Unfortunately it isn’t horror at all.

It’s a psychological thriller. I feel kind of cheated about the whole set up as a horror novel, only to have it turn out to be a psychological thriller then. And what a complicated thriller it is – so complicated there are some gaping plot holes. Or maybe just things that could’ve explained better. And in the end, the story barely makes any sense.

Without spoiling it for anyone, here are the burning questions I was left with at the end. Why go through all that trouble for something so stupid? Who the heck would set up such a scheme if it could’ve been a lot simpler? And who killed those young women and WHY? And would anyone really kill so many people for such a stupid goal?

I felt more frustrated than anything else by reading this novel. It’s like, the author started off with a good plot idea, but then got all of these side ideas, set up a puzzle that’s barely understandable, way too elaborate and quite frankly, doesn’t make any sense, and then couldn’t see the forest through the trees anymore. The plot ideas were okay, but mixed together, they didn’t match. Nobody would go through so much trouble for such a stupid goal. There were plenty of other ways to achieve their goal (and with their, I’m talking about the antagonists) that didn’t involve such an elaborate, complicated ruse.

The writing was okay, the characters were somewhat all right – although I could’ve gone without the insta-love between the protagonist and a married woman – but the plot was too complicated to be enjoyable. I usually don’t mind complicated plots, but they have to make sense. And they need to be explained. Here? Motives are highly questionable, character behavior seems over the top, lots of things are left unexplained, and it barely makes sense.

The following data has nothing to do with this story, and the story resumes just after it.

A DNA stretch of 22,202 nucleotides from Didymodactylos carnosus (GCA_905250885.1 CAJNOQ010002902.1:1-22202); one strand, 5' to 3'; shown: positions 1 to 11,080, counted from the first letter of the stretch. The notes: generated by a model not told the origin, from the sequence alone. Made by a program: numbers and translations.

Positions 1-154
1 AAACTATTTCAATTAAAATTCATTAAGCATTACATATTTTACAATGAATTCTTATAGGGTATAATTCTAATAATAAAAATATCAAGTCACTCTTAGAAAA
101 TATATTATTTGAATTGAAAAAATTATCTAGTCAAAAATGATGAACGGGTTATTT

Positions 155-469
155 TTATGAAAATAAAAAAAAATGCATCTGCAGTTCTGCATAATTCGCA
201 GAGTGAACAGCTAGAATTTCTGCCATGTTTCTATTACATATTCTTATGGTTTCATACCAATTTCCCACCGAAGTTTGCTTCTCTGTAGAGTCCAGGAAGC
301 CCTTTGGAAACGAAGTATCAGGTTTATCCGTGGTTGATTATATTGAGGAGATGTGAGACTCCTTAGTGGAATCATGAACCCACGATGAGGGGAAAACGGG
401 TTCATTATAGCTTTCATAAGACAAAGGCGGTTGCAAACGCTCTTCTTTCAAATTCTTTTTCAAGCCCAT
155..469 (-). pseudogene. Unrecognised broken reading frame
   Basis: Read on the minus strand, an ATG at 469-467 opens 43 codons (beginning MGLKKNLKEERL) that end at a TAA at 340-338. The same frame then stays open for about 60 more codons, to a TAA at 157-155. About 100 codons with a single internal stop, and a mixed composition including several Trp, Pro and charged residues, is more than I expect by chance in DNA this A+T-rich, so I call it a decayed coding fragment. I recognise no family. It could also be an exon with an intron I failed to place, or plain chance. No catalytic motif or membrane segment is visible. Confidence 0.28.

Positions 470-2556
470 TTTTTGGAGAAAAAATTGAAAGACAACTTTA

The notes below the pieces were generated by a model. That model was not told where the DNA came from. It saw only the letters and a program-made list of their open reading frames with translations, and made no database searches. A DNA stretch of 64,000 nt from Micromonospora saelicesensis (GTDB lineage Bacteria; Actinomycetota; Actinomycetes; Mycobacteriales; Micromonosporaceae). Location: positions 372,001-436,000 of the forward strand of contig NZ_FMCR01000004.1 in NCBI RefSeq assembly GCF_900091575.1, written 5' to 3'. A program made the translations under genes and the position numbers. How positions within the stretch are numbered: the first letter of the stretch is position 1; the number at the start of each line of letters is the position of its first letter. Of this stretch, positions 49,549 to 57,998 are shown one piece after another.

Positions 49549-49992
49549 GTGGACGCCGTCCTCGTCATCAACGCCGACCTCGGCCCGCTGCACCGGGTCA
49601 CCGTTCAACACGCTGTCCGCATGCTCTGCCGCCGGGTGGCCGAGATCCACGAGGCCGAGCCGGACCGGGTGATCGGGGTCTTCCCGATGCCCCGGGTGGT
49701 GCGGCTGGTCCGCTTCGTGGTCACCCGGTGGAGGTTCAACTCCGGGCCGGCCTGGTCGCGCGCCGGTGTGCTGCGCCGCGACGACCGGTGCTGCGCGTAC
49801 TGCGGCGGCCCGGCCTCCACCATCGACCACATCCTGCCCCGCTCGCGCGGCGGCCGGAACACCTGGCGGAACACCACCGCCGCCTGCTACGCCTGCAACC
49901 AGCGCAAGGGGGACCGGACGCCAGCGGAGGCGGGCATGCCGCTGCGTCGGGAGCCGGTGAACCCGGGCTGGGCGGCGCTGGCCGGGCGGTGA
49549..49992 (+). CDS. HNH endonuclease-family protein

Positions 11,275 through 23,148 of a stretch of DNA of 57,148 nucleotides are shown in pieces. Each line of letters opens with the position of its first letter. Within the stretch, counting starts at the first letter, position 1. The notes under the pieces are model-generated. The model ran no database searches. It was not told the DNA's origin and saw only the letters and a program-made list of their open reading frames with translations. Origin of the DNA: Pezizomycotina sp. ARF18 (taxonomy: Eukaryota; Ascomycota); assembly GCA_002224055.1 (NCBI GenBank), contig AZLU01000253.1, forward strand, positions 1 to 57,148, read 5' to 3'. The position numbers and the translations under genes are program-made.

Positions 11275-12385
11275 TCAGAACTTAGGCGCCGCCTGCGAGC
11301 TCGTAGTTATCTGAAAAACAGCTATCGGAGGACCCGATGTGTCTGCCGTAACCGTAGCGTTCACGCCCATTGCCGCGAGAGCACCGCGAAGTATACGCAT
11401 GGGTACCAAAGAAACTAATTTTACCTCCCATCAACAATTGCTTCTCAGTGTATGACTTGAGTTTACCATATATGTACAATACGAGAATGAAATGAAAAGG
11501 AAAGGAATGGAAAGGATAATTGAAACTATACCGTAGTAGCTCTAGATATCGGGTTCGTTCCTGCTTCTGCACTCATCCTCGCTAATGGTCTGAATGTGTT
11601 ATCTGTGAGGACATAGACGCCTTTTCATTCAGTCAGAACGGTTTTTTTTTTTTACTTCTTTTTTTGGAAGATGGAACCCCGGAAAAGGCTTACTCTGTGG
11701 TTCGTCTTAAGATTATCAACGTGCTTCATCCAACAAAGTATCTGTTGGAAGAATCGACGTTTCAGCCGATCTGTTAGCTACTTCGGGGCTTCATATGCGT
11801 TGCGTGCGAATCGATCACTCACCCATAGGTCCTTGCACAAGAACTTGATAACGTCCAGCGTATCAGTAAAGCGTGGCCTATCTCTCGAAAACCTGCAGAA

Book Review: The Four Last Things by Andrew Taylor

1257531Title: The Four Last Things (The Roth Trilogy #1)
Author: Andrew Taylor
Genre: Thriller, Psychological Thriller
Age Group: Adult (18+)
Rating: 4,5 stars
Purchase: Amazon, B&N, Goodreads

Little Lucy Appleyard is snatched from her child minder’s on a cold winter afternoon, and the nightmare begins. When Eddie takes her home to beautiful, child-loving Angel, he knows he’s done the right thing. But Lucy’s not like their other visitors, and unwittingly she strikes through Angel’s defences to something both vulnerable and volatile at the core.